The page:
Fenchurch Street railway station

London, Tilbury and Southend Railway


Fenchurch Street is a railway terminus in the east of the City of London, near the Tower of London is located. Operators of the station is Network Rail. In 2011, it took 16.675 million passengers.

It is operated exclusively by the railway company c2c. Trains on the route of the London, Tilbury and Southend Railway in the eastern suburbs of London, in the southern part of Essex. Fenchurch Street is the only terminus in central London, which has no direct connection to the London Underground. However, the metro stations Aldgate and Tower Hill are also nearby, as the terminus of the Docklands Light Railway Tower Gateway. The station has only four platforms that are fully utilized, especially during the rush hour.

Opened on July 20, 1841 was the first station in the City of London. He replaced one opened in July 1840 railhead the London and Blackwall Railway ( L & BR ) on the nearby road Minories. 1854 Fenchurch Street Station was replaced by the still existing buildings. From 1858 he was the terminus of the London Tilbury & Southend Railway, until the opening of the railway station Broad Street in 1865 and the North London Railway. 1926 introduced the L & BR ceased to operate.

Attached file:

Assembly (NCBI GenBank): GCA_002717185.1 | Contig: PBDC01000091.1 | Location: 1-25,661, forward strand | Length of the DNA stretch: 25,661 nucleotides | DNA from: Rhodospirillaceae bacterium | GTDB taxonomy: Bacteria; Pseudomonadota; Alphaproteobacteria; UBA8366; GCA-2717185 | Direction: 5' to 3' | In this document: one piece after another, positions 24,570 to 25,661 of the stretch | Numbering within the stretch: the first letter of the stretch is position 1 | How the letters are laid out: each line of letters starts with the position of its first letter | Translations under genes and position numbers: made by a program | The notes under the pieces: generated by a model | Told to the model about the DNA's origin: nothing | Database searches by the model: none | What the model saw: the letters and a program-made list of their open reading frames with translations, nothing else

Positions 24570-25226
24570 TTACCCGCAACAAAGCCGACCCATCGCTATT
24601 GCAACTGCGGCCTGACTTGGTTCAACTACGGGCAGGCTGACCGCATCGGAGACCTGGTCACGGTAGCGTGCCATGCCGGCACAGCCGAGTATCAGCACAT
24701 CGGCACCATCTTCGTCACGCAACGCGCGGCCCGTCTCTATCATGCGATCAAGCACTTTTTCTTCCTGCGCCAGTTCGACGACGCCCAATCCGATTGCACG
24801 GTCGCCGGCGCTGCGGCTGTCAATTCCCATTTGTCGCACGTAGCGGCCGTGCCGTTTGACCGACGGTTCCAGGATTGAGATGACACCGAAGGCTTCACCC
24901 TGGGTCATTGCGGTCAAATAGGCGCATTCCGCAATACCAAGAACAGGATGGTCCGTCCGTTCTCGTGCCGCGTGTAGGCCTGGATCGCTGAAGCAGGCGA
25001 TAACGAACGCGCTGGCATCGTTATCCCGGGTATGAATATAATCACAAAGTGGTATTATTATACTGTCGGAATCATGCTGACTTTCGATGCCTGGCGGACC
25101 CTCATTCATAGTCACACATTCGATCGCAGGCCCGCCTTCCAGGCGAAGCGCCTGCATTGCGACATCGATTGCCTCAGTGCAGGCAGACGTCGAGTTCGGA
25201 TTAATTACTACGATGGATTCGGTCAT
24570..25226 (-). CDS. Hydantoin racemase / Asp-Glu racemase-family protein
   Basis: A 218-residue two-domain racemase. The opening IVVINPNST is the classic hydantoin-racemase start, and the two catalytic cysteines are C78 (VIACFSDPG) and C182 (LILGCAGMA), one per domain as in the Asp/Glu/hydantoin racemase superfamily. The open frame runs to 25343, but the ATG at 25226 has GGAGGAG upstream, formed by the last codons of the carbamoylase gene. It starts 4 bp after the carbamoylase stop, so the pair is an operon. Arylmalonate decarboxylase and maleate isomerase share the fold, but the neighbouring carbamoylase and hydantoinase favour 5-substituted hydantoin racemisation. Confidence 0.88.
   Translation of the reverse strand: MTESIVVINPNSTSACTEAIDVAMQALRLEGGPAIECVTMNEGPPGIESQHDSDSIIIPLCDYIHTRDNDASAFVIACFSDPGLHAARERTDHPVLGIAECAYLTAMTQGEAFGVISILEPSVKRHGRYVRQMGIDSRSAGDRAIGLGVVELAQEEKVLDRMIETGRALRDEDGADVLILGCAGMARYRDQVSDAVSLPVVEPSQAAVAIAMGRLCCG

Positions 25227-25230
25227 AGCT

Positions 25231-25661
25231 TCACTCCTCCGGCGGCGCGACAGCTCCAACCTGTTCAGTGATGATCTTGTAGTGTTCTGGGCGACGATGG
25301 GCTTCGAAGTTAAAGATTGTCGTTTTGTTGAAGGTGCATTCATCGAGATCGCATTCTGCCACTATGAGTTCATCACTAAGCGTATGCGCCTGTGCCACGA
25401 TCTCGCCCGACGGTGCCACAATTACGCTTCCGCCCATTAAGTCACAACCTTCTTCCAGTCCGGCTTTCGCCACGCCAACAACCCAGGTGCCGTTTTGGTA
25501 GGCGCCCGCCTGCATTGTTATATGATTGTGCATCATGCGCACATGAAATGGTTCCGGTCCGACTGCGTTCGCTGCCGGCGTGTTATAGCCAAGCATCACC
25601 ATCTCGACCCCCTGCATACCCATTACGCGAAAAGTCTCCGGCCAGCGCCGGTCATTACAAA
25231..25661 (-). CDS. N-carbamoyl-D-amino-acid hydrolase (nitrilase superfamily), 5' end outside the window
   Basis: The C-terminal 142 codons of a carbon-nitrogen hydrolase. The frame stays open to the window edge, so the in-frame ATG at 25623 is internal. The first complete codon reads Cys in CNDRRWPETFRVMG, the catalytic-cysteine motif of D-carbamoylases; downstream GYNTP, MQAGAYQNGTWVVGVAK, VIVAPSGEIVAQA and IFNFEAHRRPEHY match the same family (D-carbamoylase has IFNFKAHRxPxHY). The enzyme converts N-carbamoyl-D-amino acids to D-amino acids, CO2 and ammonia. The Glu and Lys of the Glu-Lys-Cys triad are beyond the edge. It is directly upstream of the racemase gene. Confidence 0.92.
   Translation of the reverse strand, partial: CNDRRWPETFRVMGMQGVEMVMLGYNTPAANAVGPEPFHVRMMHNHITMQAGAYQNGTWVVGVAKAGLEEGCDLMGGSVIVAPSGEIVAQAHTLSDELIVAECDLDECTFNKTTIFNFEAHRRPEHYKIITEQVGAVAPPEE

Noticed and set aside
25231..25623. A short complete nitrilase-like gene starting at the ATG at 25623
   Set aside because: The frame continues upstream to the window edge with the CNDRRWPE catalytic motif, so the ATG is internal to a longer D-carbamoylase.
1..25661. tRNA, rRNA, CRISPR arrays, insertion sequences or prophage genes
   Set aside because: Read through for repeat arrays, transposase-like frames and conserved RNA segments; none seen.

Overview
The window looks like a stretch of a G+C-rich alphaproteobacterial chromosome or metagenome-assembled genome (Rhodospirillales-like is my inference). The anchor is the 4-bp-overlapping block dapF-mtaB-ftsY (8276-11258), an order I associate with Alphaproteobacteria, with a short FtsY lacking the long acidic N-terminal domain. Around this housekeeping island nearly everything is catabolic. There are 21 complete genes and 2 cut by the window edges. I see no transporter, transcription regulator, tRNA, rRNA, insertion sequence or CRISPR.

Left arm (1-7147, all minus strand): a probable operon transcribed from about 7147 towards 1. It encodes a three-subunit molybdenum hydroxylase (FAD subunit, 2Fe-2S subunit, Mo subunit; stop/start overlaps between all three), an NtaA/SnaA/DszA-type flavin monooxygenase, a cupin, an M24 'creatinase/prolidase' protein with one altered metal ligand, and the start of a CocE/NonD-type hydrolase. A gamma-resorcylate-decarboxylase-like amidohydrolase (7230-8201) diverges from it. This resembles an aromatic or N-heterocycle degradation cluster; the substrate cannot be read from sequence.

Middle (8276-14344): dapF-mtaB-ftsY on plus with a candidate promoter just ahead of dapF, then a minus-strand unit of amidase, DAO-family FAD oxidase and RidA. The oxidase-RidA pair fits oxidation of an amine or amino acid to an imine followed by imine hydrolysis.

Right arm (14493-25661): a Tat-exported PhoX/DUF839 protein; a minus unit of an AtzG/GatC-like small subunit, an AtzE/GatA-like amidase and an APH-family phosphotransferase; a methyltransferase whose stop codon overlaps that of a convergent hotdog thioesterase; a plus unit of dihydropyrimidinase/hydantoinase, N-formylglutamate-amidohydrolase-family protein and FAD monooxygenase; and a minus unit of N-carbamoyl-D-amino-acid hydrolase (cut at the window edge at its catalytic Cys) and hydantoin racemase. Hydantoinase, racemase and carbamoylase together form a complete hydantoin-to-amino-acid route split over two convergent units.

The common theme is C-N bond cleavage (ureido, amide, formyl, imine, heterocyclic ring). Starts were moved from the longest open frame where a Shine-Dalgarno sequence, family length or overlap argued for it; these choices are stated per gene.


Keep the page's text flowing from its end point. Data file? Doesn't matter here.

The name of the character Fenchurch in Douglas Adams ' book So Long, and Thanks for the fish is derived from the name of the station. Although the idea was in line at a ticket machine to Paddington Station. As this name was already occupied by the figure of Paddington Bear, Adams used the name of the station Fenchurch. Fenchurch Street is also one of the four stations, which can be purchased in the British version of Monopoly.